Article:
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Gridders Can't Turn Back Page

Dartmouth Tailback's 222 Yards Knock Harvard Out of First, 17-0

By Michael R. Grunwald, Special to The Crimson

HANOVER, N.H.--Harvard football Coach Joe Restic is notorious for dictionary-thick offensive play-books detailing the incomprehensible intricacies of his ultra-complex Multiflex.

Dartmouth Coach Buddy Teevens has only one Page in his playbook--senior tailback Shon Page. Saturday here at Memorial Stadium, that Page was plenty.

Teevens' offense was the height of simplicity. See Page run right. See Page run left. See Page run up the middle. See Page run for a school-record 222 yards on 23 carries to spark Dartmouth's 17-0 hammering of the Crimson (4-3 overall, 2-2 Ivy) that left the Big Green in a first-place tie with Cornell and Yale. Run, Page, run.

"Page is a tremendous player," Restic said after his squad fell out of a five-way tie for the Ivy lead. "He's got tremendous balance, and I was really impressed with his explosive speed. But I don't think the long runs were the difference in the ballgame."

Sure, Page gave the Big Green (4-2-1, 3-1) an early 7-0 lead by breaking three tackles en route to a 49-yard TD jaunt. All right, he did open the margin to 14-0 before half-time by breaking two more tackles to stroll into the end zone with a 28-yard score. Yes, in the third quarter, he did set up a field goal with a 79-yard sprint down the left sideline, leaving three more Harvard would-be tacklers clutching the brisk New Hampshire air. Three plays...eight broken tackles...17 points. In a 17-0 game, that does sound a bit like the difference.

But one Page does not an entire story make. Harvard's defense yielded three big plays, but the Crimson offense was basically non-existent. Harvard quarterback Adam Lazarre-White failed to pass for 100 yards for the fourth straight week. Aside from a second-half 34-yard dash by Matt Johnson, Harvard's rushing attack produced nothing. The Crimson's decimated offensive line could not keep the Big Green out of its backfield. Three lost fumbles..eight quarterback sacks . . 17 stalled "drives"--now that's the difference.

In Harvard's victories over Fordham and Princeton, the Crimson's anemic offense was bailed out by stingy defense and otherworldly punt blocking. But miracles don't happen every day.

"We need to get the running game going to open up the passing game and we just couldn't do it today," Harvard lineman Doug Rosenberry said. "If we're going to have any chance in the league, our offense is going to have to come out of its shell."

Every week, opposing coaches moan and groan about the momentous challenge of designing a defense to neutralize Restic's complicated Multiflex.

On Opening Day, Columbia Coach Ray Tellierdroned on and on about the cosmic possibilities ofRestic's brainchild. The following week,Northeastern Coach Paul Pawlak was nearly reducedto tears by "all those options, those options."Cornell Coach Jim Hofher said Harvard "does moreoffensively than anyone in America."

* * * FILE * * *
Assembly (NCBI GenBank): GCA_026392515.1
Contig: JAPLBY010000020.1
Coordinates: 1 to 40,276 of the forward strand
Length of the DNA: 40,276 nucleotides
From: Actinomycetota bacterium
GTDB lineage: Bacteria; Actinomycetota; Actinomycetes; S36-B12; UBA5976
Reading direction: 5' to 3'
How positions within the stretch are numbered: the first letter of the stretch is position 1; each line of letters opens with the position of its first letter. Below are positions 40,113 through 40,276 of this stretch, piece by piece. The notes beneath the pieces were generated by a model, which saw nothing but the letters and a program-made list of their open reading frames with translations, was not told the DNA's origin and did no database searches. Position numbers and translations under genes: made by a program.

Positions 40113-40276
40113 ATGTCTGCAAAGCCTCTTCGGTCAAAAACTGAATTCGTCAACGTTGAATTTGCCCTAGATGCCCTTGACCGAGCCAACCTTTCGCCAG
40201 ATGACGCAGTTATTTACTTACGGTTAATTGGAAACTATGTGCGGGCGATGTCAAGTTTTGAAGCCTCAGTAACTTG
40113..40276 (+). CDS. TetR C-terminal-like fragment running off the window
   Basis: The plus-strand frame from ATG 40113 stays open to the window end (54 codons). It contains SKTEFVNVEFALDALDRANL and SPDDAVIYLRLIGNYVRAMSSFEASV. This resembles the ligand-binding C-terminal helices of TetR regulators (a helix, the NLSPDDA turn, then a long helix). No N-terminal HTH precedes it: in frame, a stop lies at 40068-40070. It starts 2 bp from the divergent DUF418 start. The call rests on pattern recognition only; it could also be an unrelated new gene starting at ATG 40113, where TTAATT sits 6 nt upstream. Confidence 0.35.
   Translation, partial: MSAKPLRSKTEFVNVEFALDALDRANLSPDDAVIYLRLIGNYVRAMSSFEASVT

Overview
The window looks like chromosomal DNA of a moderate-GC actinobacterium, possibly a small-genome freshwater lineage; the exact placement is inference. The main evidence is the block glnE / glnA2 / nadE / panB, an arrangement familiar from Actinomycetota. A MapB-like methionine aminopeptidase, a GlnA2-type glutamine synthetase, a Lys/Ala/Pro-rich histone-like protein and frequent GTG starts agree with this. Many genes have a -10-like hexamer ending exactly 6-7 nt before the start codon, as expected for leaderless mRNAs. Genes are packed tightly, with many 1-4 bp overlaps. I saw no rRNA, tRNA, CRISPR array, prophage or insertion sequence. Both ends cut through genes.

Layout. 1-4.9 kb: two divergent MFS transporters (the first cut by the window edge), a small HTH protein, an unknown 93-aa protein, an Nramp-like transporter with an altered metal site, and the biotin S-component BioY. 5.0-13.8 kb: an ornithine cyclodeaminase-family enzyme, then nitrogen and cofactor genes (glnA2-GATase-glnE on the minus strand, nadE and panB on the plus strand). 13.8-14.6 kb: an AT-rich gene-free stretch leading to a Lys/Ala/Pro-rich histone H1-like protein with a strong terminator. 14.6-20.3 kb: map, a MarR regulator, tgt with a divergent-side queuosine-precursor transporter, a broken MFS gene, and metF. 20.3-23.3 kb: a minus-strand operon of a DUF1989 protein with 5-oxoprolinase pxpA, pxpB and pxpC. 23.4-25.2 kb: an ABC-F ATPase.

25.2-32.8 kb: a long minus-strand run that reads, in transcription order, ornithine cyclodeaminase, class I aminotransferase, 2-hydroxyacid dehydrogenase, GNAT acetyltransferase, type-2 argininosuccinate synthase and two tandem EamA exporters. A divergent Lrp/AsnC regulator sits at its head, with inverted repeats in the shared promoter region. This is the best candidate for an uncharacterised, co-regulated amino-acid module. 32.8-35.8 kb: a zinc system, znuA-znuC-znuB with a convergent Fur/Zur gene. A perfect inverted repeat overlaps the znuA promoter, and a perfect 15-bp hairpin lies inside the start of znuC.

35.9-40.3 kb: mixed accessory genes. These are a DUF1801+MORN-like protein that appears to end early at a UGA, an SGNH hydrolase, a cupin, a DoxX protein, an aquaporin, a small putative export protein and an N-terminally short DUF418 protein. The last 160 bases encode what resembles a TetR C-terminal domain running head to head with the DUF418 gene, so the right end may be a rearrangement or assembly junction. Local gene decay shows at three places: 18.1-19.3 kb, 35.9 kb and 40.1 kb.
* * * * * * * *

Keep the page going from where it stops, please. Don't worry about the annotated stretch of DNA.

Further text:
Not on Saturday. For all of Harvard'sunorthodox alignments, confusing motion andmindboggling options, Restic's offense was, likeTeevens', the epitome of simplicity. Student bodyleft. Student body right. Student body up themiddle. Student body yawn.

Restic's playcalling was more conservative thanThe Dartmouth Review. But at least TheReview generates controversy.

"We didn't generate anything," Restic admitted.

Talk about a generation gap. While Page wasrolling up 115 yards in the first half, theCrimson totalled 19. Lazarre-White did notcomplete his first pass (for Harvard's first firstdown) until the Crimson's ninth possession, withthree-and-one-half minutes to play in the firsthalf.

To be sure, the offense suffered from theabsence of tight end Andy Lombara and linemen TomCallahan, Mike Zweber and Darrin Duda. But thatdidn't make the Crimson feel much better.

"We've got to score points," Lazarre-Whitesaid. "We've got to move the ball. We've got tomake sure we're in the right place,assignment-wise. Anything you can think of, we'vegot to fix."

Harvard's best chance to escape the zero columncame on Maher's opening kickoff return. The splitend motored across midfield, but a desperatetackle by 145-lb. Dartmouth kicker Dennis Durkinsaved the touchdown. Four plays later, Dartmouthtook over on downs, and the puntathon wasunderway.

The Crimson's swarming defense kept the BigGreen under wraps for most of the game, holdingquarterbacks Kevin Peck and Matt Brzica to fourcompletions for 25 yards. Sophomore cornerbackRobert Santos caught as many passes, two, as anyHarvard receiver. Linebacker Joe Gordian's 14tackles did nothing to harm his All-Americanhopes. But what Teevens called Harvard's "live bythe sword, die by the sword" philosophy ofconstant pressure has its drawbacks.

"When they put 11 men on the line, they'regoing to stop you a lot," Page said. "But if wecan just get bodies on bodies, we have a goodchance of finding the seam and breaking it."

NOTEBOOK: The shutout was the BigGreen's first against Harvard since 1965...Even ifthe injury-plagued Crimson can sweep its finalthree Ivy games to equal its 5-2 1989 leaguerecord, a share of the title is unlikely...If youask Restic, so is a three-game sweep. "We have toget some people back. Until we do, I think we'llcontinue to have some problems."CrimsonGregory EngelHarvard COLBY MAHER (7) eludes Dartmouth'sBRAD PREBLE (36) and JEFFREY BLACKBURN (77) on theCrimson's only reception of the first half inSaturday's 17-0 loss to the Big Green.

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